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ORIGINAL ARTICLE
Year : 2015  |  Volume : 141  |  Issue : 4  |  Page : 438-445

Wealth related inequalities in self reported morbidity: Positional objectivity or epidemiological transition?


School of Public Health, Postgraduate Institute of Medical Education & Research, Chandigarh, India

Correspondence Address:
Shankar Prinja
School of Public Health, Postgraduate Institute of Medical Education & Research, Chandigarh 160 012
India
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Source of Support: None, Conflict of Interest: None


DOI: 10.4103/0971-5916.159290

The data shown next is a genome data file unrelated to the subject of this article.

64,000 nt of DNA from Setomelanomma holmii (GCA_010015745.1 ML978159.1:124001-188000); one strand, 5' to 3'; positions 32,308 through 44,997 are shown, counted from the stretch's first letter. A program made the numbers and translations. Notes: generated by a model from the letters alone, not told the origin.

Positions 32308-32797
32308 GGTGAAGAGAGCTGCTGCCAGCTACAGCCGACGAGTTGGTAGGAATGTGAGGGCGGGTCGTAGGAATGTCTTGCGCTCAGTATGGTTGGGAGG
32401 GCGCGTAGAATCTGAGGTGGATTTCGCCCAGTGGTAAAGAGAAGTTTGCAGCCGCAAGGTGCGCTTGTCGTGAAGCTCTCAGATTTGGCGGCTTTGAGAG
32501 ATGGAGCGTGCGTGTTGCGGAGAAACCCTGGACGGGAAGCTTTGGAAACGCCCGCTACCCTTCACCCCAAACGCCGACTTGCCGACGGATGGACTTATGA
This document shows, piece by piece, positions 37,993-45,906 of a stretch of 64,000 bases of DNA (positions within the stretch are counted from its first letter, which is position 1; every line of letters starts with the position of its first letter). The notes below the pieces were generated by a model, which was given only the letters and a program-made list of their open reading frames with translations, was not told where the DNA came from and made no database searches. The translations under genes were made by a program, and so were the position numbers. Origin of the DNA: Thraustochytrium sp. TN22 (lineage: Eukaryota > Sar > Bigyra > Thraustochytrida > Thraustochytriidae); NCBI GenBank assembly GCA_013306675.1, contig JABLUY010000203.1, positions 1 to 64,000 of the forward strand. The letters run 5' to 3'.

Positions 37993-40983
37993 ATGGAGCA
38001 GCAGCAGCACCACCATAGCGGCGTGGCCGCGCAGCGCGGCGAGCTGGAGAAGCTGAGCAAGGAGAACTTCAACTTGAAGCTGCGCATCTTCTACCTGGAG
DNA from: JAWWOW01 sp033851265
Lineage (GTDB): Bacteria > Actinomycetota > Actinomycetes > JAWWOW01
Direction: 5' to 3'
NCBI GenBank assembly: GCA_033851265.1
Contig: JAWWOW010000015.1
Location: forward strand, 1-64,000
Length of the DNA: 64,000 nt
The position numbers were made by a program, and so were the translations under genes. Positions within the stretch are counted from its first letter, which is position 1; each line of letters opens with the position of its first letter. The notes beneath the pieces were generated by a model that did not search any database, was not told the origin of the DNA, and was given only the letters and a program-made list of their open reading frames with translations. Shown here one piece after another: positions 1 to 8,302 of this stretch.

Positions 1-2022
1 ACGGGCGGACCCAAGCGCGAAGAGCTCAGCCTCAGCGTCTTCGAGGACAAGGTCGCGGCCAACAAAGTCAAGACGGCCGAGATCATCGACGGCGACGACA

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Background & objectives: Morbidity is self reported at a higher rate among the rich than the poor. However, objective measures suggest the contrary. We examined the role of epidemiological transition in wealth related inequalities in self-reported morbidity (SRM). Methods: We analyzed data of two States, Bihar and Kerala, from 60 [th] Round of National Sample Survey (NSS). Bivariate analysis was performed to study the associations between various socio-demographic variables and self-reported morbidity. A prediction model based on hierarchical logistic regression was developed to identify determinants of self-reported morbidity. Results: In Bihar, acute morbidities (26 per 1000) were reported more often than chronic morbidities (19 per 1000) while in Kerala the reverse was true (89 acute and 123 chronic morbidities per 1000 person). In both the s0 tates, the rate of SRM showed an increasing trend from the poorest to the richest quintiles. The rising gradient in the odds of SRM across increasing socio-economic strata was more pronounced in Bihar [OR (richest)=2.52; 1.85-3.42] as compared to Kerala [OR (richest) =1.66; 1.37-2.0]. Moreover, this gradient was more on account of chronic diseases [OR (richest) =2.7; 1.8-4.0] for Bihar; [OR (richest) =1.6; 1.26-2.0 for Kerala] than the acute diseases [OR (richest) =1.82; 1.1-2.9 for Bihar]; [OR (richest) =1.4; 1.1-1.8 for Kerala]. Interpretation & conclusions: The present analysis shows that the epidemiologic transition results in higher prevalence and reporting of chronic ailments by the rich than the poor. This phenomenon is more evident in the early stages of transition. In later stages of transition, positional objectivity plays an important role to explain wealth related inequalities in SRM.


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